When were they hired?  Was during the boom-time?  I recommend checking out the Greedy Associates IP board. 

Danny

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Re: GW vs GMU
« Reply #14 on: April 04, 2004, 03:01:46 PM »
I didn't keep a running list, but I remember one of them was Class of 2003, and my current contacts at GMU don't have PhDs either.

little_old_lady

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Re: GW vs GMU
« Reply #15 on: April 04, 2004, 03:45:46 PM »
But what is their class rank?  I'm not disputing that people from GMU can get into great firms in DC.  However, someone from GW will have a little bit more 'wiggle' room in terms of grades, journal participation and experience. 

The top grad at GMU (just like the top grad at every state school) is the luckiest guy/girl in the world.  They go anywhere, do anything and owe much less than everyone they're going to be competing against.  But the odds are against being number one in your class. 

So I always ask, what's it like for the average guy/girl?  And I'll bet it's a little bit easier for that hypothetical person at GW than GMU but it won't be easy for either one. 


Danny

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Re: GW vs GMU
« Reply #16 on: April 04, 2004, 05:57:26 PM »
Assuming equivalent grades, a student from GW will do better in the job market in general than a student at GMU, but I'm not sure that's true of the patent program, because GMU has such a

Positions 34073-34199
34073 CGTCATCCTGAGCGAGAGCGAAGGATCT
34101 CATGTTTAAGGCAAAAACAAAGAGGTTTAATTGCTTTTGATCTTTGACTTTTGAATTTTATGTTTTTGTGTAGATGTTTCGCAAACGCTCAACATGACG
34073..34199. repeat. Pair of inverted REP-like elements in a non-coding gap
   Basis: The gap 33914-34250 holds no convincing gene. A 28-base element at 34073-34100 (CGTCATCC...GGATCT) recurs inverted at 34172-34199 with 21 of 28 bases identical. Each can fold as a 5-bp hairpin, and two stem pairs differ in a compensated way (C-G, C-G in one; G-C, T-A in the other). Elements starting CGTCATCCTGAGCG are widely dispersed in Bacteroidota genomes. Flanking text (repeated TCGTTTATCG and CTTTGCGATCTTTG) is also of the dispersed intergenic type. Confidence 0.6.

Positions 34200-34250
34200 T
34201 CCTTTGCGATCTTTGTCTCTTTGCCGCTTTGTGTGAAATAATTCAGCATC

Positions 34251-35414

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well-connected, intensive one http://www.gmu.edu/departments/law/ip/.  Of course all things aren't equal, student quality is a bit better at GW, so you can expect to do better at GMU.  Also, students with science/math backgrounds tend to do better at GMU than they do elsehwere, because the program is more rigorous and less liberal artsy than at other schools.

rcjackson

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Re: GW vs GMU
« Reply #17 on: April 04, 2004, 07:40:47 PM »
Just a general impression related to your happiness there, which really should be a top priority, GWU is left of center, GMU is right of center.  GMU is also VERY male.  Very low female ratio.  The building, to me, also feels a little sterile.

nathanielmark

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Re: GW vs GMU
« Reply #18 on: April 05, 2004, 11:20:26 AM »
Just a general impression related to your happiness there, which really should be a top priority, GWU is left of center, GMU is right of center.  GMU is also VERY male.  Very low female ratio.  The building, to me, also feels a little sterile.

Where do you get this info about the political leanings of the two institutions?  I was leaning towards GMU because of in-state tuition.  but i would prefer not to go to a conservative school.  i thought all law schools were generally pretty liberal?

does anyone know how the 2 compare in terms of their part time programs?  Is GMU more difficult?

little_old_lady

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Re: GW vs GMU
« Reply #19 on: April 05, 2004, 03:14:32 PM »
GMU is known as a very conservative law school in terms of its faculty.  Some of its faculty members are well known law and economics scholars.  The student body is probably more 'normal' since law students in general tend to be liberal.